Iraq has been swept by a gigantic dust storm for several days.
The storm has already brought dozens of people into the hospital due to respiratory health hazards.
The sand storm also caused the disruption of flights, including cancellations, serving the city of Erbil in the autonomous Kurdistan region.
A Product of Worsening Climate
(Photo : Photo by ZAID AL-OBEIDI/AFP via Getty Images)
A dust storm struck Baghdad and other cities when it formed in northern Iraq on Thursday, April 7.
Since then, it has continued to affect multiple governorates.
In central Iraq, buildings and vehicles were reportedly covered with dust and sand in Baghdad. In southern Iraq, the sand storm has reached as far as the city of Nasiriyah, Dhi Qar Governorate.
Although sand storms are common in Iraq, they have become more frequent over the years due to various weather and climatic factors, such as declining rainfall, desertification, and drought, according to Amer al-Jabri, director of Iraq’s meteorological office, as cited by France 24 news.
What is a Dust Storm?
A dust storm or dust cloud is known as a haboob in the Middle East and North Africa (MENA).
This natural phenomenon is associated with the violent rotation of air containing various particles, such as grains of dust, sand, and rocks.
This is made possible when strong winds in arid and semi-arid regions are able to carry these particles suspended into the air, according to the World Meteorological Organization (WMO).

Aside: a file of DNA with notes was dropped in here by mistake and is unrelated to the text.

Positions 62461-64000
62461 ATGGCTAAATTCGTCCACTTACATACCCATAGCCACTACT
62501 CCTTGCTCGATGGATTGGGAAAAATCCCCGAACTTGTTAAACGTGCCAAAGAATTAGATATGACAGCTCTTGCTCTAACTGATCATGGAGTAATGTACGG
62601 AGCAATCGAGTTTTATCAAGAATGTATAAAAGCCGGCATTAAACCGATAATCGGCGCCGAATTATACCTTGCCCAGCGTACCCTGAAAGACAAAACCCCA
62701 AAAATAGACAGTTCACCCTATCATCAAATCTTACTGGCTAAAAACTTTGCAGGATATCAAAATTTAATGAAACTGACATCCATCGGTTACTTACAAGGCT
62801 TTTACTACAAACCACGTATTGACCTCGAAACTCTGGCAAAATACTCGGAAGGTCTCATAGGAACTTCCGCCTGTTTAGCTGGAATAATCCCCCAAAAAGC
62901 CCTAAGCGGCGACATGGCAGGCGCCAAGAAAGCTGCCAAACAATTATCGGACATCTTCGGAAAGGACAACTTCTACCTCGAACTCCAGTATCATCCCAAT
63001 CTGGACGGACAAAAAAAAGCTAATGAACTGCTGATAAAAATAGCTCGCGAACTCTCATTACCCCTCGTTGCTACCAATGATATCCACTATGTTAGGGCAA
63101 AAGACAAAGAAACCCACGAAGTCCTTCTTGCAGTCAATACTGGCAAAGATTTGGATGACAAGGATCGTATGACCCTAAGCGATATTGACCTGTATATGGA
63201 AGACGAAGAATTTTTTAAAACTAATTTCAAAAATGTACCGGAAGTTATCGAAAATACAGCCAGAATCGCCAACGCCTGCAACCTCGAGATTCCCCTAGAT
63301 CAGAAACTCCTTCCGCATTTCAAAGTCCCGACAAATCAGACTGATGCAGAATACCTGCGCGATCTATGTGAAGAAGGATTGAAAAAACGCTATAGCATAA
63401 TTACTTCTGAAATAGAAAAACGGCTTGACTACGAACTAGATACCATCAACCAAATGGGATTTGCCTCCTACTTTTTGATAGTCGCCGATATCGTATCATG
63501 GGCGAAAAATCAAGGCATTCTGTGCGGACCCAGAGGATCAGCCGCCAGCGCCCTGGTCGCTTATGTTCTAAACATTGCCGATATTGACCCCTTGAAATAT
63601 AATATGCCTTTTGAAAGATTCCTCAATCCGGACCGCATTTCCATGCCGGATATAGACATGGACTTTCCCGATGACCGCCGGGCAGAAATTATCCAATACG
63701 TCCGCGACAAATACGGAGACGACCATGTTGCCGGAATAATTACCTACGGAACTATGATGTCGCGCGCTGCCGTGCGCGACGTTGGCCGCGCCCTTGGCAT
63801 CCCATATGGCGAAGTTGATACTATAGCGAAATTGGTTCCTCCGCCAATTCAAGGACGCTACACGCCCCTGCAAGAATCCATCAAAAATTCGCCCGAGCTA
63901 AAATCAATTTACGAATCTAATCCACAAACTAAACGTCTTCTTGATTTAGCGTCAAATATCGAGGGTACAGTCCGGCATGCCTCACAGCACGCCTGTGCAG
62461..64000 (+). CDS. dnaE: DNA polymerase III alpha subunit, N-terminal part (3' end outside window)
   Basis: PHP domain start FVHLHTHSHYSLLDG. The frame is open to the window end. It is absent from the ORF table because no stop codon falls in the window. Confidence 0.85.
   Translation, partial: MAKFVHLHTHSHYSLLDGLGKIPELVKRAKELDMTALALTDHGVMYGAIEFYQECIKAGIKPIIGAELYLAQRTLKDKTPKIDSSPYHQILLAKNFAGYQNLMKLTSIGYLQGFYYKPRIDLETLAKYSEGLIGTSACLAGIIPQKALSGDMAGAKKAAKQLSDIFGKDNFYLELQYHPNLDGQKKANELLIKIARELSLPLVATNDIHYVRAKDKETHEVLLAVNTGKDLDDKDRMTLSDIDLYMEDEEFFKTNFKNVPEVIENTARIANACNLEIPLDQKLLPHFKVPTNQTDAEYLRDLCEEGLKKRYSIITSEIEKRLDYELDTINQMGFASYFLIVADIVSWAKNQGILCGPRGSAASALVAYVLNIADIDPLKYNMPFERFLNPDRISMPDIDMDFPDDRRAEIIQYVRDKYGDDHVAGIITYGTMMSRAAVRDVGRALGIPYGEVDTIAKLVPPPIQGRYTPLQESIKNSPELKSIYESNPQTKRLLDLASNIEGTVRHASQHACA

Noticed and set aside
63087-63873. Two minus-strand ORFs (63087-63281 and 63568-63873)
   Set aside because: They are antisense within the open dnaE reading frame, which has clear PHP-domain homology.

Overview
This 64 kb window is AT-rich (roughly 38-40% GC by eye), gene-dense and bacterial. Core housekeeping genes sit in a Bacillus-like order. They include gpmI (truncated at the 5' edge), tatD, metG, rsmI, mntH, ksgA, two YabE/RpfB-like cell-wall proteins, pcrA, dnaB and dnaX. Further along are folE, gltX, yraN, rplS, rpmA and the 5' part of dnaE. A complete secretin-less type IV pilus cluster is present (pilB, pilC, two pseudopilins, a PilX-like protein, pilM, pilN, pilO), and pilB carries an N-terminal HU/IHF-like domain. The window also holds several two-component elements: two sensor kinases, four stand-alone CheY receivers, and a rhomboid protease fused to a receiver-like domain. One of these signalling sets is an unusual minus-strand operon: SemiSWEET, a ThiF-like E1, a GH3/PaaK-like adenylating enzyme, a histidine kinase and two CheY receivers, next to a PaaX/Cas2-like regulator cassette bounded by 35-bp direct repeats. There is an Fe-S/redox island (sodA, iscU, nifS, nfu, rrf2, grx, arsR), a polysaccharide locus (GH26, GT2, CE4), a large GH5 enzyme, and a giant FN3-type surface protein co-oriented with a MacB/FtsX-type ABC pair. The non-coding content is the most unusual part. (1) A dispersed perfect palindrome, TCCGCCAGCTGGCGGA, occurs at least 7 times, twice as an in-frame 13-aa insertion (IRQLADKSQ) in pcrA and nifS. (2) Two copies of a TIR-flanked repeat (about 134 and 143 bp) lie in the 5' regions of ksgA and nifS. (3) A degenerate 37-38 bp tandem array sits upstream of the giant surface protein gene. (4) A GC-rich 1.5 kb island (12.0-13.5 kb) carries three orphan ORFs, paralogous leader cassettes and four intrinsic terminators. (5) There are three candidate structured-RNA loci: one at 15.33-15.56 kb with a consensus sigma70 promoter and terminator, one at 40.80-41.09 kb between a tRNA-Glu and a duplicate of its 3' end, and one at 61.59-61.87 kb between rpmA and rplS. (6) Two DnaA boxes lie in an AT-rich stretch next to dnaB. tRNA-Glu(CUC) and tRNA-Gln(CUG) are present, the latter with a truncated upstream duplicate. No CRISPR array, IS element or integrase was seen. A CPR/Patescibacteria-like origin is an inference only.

A sand storm has the capability to bring disruption to travel, and may even lead to death.
A dust storm is common in the MENA region but it also occurs in other parts of the world, including in China, Mongolia, and the United States.
In 2021, eight people were killed after a sandstorm caused a multi-vehicular pileup involving 22 cars between Salt Lake City and St. George in Utah, as per The New York Times.
Iraq: Climate Change and Water Resources
Various research suggested that climate change is responsible for the increasing intensity, frequency, and coverage of various weather and other natural events, including tropical cyclones, droughts, wildfires, droughts, and dust storms.
Experts have weighed in that Iraq is vulnerable to climate change due to its record-breaking low occurrence of rainfall and soaring temperatures over the years, as cited by France 24.
In addition, they have considered these natural disasters a threat to the socio-economic well-being of the country.
In a press release of the World Bank in November 2021, Iraq may experience a 20% drop in its water resources by 2050 due to climate change, leaving 33.3% of its irrigated land without water.
This is due to the predicted increase of temperature by 1 degree Celsius and the decrease in precipitation by 10% in the coming decades.
Temperatures in Iraq and other countries in the MENA region are relatively high, especially from April to August.
Due to its location near the Earth’s equator, humid regions are at risk of experiencing aggravated heating effects caused by global warming.
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